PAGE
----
|Teaching at NUS:
||Aims & Objectives of Effective
Education is not the filling of a pail, but the
lighting of a fire.
What constitutes effective teaching may be subject to debate—it would be simplistic and
reductive to insist on a monolithic definition of effective teaching, considering the multiplicity
of factors that come into play—but most would agree that the basic purpose of teaching is to
enable learning. The most effective teaching is that which results in the most effective learning.
An elaboration on this is provided in CDTL Paper (T102)5. Briefly, it may be said here that
higher education must do more than provide information and training, although undeniably
these are relevant concerns. Higher education, in particular, should move beyond the lowerorder
skills of acquisition and reproduction of facts.
Indeed, in a knowledge-driven society where information having increasingly short shelf
life, it is important for teachers to focus on the longer-term goal of preparing our students
for life, equipping them with more than a finite and rapidly obsolescent body of knowledge,
and developing their faculties for understanding, applying and creating knowledge, as well as
their ability to constantly refresh and upgrade their knowledge. A quality graduate is life-skills
oriented, learning-enabled and lifelong capable. The aims and desired learning outcomes of
effective teaching may thus effect positive changes in the following:
- Discipline/profession-specific knowledge.
- General knowledge: fundamental concepts that an educated person/university graduate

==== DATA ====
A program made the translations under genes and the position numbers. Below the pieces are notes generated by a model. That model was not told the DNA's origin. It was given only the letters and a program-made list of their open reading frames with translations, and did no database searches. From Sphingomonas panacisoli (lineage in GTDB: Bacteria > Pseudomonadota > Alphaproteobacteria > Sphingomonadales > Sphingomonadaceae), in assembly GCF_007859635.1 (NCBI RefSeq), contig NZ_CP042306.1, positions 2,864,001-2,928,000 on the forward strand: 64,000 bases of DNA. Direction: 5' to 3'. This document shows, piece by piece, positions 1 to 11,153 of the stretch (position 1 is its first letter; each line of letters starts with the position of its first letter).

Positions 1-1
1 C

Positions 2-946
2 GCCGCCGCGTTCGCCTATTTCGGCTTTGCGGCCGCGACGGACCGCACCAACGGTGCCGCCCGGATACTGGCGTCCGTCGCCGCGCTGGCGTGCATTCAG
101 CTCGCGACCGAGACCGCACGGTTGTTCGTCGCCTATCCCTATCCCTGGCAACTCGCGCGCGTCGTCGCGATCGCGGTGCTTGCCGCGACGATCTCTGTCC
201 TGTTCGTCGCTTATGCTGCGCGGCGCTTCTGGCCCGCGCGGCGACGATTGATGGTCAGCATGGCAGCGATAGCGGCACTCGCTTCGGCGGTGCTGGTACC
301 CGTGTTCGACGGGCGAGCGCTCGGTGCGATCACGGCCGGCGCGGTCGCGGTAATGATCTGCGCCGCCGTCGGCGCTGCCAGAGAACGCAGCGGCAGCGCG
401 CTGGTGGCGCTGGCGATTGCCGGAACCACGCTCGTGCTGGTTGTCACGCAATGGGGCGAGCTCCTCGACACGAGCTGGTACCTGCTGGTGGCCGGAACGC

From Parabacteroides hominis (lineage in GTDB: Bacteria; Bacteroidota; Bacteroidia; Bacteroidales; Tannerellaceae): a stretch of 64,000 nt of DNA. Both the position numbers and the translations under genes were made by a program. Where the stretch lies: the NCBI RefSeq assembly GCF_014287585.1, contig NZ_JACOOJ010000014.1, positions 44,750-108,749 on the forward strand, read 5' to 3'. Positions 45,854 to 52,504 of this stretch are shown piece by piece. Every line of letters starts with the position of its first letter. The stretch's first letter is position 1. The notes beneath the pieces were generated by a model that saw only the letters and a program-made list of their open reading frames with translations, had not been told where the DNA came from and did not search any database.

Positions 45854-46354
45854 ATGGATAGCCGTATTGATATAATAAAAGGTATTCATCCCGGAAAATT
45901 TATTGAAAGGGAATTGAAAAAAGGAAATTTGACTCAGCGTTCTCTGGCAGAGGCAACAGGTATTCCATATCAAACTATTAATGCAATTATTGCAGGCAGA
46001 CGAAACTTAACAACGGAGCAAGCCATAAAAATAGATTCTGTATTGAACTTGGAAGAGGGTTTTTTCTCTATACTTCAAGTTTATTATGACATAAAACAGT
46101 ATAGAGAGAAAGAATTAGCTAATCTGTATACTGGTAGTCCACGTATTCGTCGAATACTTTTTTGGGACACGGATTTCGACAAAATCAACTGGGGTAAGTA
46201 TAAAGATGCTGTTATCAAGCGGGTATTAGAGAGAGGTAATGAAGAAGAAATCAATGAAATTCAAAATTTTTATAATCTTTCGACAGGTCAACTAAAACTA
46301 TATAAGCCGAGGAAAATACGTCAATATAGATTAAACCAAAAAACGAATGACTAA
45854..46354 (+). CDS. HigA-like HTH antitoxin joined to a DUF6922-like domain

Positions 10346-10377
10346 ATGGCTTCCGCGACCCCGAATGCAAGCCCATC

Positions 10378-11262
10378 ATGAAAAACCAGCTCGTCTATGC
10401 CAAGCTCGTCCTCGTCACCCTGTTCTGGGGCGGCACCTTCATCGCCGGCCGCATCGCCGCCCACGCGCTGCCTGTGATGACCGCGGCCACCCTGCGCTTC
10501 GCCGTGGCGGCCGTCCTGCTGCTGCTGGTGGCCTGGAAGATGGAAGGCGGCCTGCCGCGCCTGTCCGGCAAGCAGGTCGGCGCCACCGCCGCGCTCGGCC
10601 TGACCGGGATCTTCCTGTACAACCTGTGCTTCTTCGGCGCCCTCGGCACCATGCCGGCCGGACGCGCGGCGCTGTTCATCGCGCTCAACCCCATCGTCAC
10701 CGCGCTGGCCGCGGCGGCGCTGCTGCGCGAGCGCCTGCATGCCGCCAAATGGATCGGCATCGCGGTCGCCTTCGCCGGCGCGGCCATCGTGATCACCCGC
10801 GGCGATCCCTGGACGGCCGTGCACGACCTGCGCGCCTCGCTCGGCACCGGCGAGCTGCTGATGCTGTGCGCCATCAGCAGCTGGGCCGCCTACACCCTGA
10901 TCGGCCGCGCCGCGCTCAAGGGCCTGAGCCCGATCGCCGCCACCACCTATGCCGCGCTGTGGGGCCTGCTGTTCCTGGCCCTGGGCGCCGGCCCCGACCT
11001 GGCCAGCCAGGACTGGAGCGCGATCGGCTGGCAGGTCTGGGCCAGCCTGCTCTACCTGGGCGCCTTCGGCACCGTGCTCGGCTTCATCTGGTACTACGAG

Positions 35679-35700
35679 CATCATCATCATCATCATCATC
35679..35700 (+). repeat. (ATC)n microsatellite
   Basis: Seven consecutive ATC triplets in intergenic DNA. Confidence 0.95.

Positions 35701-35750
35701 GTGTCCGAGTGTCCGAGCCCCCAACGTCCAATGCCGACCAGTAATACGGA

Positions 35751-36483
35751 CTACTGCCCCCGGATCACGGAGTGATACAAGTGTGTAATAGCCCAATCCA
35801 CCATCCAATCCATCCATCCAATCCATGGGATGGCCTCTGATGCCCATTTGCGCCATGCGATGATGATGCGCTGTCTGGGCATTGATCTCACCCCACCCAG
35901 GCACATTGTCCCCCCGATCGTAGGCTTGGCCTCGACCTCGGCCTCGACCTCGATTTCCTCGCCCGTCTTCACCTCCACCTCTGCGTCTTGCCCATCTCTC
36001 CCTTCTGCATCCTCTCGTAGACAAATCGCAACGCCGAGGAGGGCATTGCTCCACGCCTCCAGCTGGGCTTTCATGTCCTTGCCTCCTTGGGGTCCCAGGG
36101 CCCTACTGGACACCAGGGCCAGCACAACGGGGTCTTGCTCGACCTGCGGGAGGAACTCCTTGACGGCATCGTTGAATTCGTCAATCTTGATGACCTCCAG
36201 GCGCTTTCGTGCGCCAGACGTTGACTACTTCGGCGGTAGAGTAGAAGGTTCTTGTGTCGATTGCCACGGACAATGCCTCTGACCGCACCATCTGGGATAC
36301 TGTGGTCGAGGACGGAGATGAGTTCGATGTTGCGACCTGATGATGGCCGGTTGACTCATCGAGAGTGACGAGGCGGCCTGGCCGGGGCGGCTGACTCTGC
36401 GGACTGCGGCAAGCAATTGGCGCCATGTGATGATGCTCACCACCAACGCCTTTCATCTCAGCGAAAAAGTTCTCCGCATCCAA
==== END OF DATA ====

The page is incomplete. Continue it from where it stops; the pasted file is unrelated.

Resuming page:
should have, regardless of area of specialisation.
- Awareness/familiarity across knowledge domains (i.e. ‘rounded’ education).
- Ability to identify what information is needed and where to find it.
- Evaluation of information and discrimination of what is valid and useful from what is not.
- Application/adaptation of knowledge to problem solving and making of informed
- Self-directedness in learning and the ability to sustain lifelong learning.
- Capacity for independent research and knowledge.
- Ability to communicate ideas clearly and structure arguments convincingly.
|The most socially useful learning in the modern world is
the learning of the process of learning, a continuing openness to experience
and incorporation into oneself of the process of change.6
- Questioning habit of mind with readiness to seek evidence/support for ideas/concepts
presented, and to investigate/challenge established and controversial views including those
which are generally taken as ‘knowledge’.
- Awareness of the complexity and dynamic nature of human knowledge and the need for
evaluation and re-evaluation of knowledge.
- Enjoyment of learning.
- Learning as a lifelong habit.
|Education is an admirable thing, but it is well to
remember from time to time that nothing that is worth knowing can be
| Oscar Wilde
- Prof. K.P. Mohanan. (July 1999). Concept Paper on Assessing Quality of Teaching in Higher Education. Centre for Development
of Teaching and Learning, Doc. No. T102. http://www.cdtl.nus.edu.sg/publications/assess/.
- Carl R. Rogers. (1969). Freedom to Learn. Columbus, OH: Charles E. Merrill Publishing Company. p. 163.
OHR Paper HR 092/02. Procedure for Promotion and Tenure. https://wws.nus.edu.sg/staff/ohr/acad/apt/promo_tenure/ procedure-promo_tenure-HR092.doc.